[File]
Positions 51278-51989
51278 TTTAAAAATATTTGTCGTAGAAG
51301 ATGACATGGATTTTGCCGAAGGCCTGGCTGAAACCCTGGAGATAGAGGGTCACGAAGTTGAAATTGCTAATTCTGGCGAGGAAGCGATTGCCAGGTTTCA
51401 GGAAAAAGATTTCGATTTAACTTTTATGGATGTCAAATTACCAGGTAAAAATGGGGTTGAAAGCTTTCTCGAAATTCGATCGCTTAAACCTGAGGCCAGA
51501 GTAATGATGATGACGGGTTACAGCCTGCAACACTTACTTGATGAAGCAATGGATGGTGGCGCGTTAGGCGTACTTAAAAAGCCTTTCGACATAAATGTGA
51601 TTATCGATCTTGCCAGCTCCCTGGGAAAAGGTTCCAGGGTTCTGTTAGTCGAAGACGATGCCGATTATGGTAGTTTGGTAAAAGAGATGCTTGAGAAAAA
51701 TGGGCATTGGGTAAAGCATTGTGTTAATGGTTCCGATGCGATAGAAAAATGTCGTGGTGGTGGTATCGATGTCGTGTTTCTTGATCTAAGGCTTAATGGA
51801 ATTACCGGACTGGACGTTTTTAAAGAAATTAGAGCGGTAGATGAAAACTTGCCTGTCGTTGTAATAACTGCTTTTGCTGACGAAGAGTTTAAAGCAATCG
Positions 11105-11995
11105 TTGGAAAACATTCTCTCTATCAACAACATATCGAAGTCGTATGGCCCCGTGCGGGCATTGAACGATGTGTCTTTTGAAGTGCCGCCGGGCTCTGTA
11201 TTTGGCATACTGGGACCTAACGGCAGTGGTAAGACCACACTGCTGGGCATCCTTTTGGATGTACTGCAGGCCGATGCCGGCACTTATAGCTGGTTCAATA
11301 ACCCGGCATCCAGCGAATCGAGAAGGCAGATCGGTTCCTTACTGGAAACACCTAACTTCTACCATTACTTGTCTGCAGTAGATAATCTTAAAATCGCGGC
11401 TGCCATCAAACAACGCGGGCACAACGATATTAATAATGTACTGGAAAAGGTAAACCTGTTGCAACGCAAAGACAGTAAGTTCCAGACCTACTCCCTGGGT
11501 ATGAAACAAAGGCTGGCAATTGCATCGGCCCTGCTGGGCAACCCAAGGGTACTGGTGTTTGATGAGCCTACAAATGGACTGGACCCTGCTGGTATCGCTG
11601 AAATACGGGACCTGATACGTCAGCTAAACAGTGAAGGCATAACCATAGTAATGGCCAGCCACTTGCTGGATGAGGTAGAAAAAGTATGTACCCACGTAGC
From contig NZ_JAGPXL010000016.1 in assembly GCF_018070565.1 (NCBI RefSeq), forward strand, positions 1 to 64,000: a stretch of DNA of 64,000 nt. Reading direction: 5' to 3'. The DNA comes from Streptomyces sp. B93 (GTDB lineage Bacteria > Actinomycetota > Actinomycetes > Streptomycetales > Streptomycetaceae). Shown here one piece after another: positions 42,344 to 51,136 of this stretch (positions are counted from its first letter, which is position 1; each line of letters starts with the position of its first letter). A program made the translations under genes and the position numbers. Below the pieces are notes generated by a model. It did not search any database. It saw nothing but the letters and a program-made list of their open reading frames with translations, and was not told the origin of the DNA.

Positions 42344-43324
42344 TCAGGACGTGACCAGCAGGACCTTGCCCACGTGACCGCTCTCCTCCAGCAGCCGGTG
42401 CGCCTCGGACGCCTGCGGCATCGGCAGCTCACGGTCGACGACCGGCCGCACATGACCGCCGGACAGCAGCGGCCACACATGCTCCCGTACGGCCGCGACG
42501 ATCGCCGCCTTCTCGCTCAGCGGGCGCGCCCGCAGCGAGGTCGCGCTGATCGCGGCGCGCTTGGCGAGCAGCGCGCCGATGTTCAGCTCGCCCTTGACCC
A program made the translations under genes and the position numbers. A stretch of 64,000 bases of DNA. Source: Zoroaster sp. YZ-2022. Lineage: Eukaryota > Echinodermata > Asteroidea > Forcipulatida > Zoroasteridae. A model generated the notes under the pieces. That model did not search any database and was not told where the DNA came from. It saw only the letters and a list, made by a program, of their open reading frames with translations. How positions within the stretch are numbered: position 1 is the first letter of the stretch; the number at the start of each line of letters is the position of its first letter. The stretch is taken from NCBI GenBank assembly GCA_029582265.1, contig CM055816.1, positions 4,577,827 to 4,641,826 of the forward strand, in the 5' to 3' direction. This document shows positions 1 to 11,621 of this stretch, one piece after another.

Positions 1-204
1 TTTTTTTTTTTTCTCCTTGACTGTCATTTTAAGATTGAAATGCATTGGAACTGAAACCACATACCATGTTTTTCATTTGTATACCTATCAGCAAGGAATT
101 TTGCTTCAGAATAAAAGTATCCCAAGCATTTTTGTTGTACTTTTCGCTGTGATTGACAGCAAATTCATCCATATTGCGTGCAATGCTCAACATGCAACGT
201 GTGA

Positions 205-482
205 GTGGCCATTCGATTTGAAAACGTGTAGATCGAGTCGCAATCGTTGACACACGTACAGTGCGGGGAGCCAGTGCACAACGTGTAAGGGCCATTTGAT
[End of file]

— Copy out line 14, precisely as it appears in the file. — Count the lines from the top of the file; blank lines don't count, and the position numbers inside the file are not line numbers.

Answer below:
11501 ATGAAACAAAGGCTGGCAATTGCATCGGCCCTGCTGGGCAACCCAAGGGTACTGGTGTTTGATGAGCCTACAAATGGACTGGACCCTGCTGGTATCGCTG